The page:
Improving Post-Transplant Medication Adherence and Clinical Outcomes

This edition of The Immunology Report focuses on the recognition and management of antibody-mediated rejection; the prevention and treatment of infection, hypertension, and other complications in transplant recipients; and strategies for improving adherence to immunosuppressive medication through a team approach.

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Jorge D. Reyes, MD
Jorge D. Reyes, MD

The success of organ transplantation has brought new challenges to the transplant community in its efforts to improve patient and graft outcomes as well as quality of life. This may appear as simple as lifelong adherence to immunosuppressive drug regimens and keeping a healthy lifestyle, but in reality, it represents a tremendous effort by transplant physicians and scientists to develop alternative drug therapies and regimens that are safe, effective, and likely to be adhered to by patients.

Many patients may not follow the recommendations of their healthcare team and, consequently, experience less-than-optimal outcomes, which may occur in the context of previous rejection, drug toxicity, or other complications, leading to nonadherence to immunosuppressive medication.

This edition of The Immunology Report is based upon presentations delivered during the 2013 American Transplant Congress, the joint annual meeting of the American Society of Transplant Surgeons and the American Society of Transplantation, held May 18–22, 2013, in Seattle, Washington. At the meeting, immunologists, transplant surgeons and nurses, nurse coordinators, pharmacists, and other healthcare professionals in the transplant community viewed and listened to presentations on a variety of subjects vital to the welfare of transplant recipients. These subjects included new findings on the pathogenesis of allograft rejection, prediction of patient outcomes, strategies to deal with organ rejection, and ways to tailor immunosuppressive regimens to individual needs. In addition, these reports cover reasons that patients do not adhere to immunosuppressant therapy and effective approaches to resolving this difficult and important problem. The multidisciplinary cadre of professionals who covered many of these sessions and authored the reports in this edition provides a unique collection of perspectives on topics crucial to transplant procedures and postsurgical patient management.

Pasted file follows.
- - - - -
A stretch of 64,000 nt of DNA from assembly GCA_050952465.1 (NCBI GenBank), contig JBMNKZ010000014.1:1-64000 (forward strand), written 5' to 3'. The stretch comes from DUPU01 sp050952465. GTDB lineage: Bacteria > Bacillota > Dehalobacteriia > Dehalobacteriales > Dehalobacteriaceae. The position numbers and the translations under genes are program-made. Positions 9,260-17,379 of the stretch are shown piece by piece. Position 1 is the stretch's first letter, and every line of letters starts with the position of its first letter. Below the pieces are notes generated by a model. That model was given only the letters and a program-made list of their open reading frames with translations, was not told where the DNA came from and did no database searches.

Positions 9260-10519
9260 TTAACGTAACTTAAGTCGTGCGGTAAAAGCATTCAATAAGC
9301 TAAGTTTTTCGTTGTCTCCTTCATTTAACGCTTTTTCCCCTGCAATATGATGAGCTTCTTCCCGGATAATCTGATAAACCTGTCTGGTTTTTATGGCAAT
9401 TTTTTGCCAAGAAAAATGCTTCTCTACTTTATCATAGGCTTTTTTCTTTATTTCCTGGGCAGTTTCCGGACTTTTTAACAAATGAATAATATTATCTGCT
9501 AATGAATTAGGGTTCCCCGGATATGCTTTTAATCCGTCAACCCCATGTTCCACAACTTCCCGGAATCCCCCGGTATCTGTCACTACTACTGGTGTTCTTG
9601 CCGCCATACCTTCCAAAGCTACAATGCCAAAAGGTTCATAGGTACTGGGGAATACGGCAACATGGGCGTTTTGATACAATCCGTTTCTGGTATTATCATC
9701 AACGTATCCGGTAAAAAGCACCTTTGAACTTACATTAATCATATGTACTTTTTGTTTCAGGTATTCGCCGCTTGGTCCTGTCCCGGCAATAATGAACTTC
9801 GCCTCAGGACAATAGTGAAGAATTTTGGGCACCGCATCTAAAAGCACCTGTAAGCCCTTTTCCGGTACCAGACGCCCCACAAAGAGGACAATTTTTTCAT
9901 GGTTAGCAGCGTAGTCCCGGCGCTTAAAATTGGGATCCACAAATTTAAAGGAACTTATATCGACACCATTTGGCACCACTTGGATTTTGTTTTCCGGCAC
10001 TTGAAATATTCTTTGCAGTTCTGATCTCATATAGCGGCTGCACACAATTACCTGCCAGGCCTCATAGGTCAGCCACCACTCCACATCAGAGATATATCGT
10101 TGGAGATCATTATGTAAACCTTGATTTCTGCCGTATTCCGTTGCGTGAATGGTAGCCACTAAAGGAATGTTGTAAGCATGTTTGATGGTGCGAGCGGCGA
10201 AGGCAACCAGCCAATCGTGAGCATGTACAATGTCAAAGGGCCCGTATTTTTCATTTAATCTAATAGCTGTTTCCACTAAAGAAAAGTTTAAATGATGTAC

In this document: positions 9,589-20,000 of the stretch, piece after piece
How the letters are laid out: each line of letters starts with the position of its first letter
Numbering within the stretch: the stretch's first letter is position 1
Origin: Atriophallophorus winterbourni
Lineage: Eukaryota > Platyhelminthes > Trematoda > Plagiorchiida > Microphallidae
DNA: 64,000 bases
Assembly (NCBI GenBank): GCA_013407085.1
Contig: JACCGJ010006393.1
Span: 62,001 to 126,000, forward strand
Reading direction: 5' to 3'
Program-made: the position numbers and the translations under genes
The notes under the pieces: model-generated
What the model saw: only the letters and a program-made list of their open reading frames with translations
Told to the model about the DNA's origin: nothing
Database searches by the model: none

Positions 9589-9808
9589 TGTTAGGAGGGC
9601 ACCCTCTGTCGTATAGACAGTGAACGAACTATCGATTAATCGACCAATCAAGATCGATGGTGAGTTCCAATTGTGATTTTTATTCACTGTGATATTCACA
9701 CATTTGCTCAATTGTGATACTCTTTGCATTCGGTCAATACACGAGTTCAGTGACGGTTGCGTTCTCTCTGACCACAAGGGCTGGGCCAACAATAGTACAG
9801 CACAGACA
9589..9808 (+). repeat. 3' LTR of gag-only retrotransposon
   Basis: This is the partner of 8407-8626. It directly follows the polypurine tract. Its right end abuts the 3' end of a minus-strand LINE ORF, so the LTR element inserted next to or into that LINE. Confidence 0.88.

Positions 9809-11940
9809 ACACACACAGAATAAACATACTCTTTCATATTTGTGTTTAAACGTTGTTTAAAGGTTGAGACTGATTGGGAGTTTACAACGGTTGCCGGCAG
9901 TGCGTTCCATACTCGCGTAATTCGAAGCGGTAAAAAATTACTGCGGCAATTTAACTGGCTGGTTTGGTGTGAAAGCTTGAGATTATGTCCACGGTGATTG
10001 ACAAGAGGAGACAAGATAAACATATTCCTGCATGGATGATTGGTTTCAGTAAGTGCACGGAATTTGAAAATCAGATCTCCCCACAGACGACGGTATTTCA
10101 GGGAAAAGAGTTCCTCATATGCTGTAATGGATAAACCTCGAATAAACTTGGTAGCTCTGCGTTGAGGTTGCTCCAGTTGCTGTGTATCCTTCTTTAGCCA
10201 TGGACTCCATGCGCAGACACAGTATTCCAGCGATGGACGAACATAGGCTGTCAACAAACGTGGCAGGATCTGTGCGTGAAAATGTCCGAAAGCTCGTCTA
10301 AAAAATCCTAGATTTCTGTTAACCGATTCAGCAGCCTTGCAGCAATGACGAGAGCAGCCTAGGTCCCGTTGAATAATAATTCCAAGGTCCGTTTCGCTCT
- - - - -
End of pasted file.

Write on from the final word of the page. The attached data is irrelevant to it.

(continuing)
Malcolm P. MacConmara, MB, BCh, BAO, from Emory University School of Medicine in Atlanta, Georgia, addresses methods of identifying and treating antibody-mediated rejection (AMR), a serious problem faced by transplant teams and one of the consequences of nonadherence to immunosuppressive medication. Among the subjects covered in his report are new molecular scoring approaches to better diagnose patients, especially those with subclinical AMR, and current treatment strategies, including inhibition or depletion of B-cell function, suppression of antibody and plasma-cell function, and complement inhibition. In addition, he discusses the identification and validation of genes strongly associated with AMR and the subclinical and clinical manifestations of this phenomenon.

Shree Patel, PharmD, BCPS, of the University of Illinois Hospital and Health Sciences System in Chicago, recounts highlights of a panel session involving common problems related to the long-term management of transplant recipients. After beginning with the advantages and disadvantages of modern immunosuppressive therapy, the author provides an overview of research into new forms of established drugs and immunosuppressants currently in development. She also recounts information on infection following transplant surgery and measures to correct hypertension that may affect organ transplant recipients. Finally, she stresses the importance of educating patients about the harm that alcohol consumption may cause following organ grafting, screening patients for common posttransplant complications, and battling obesity among organ recipients.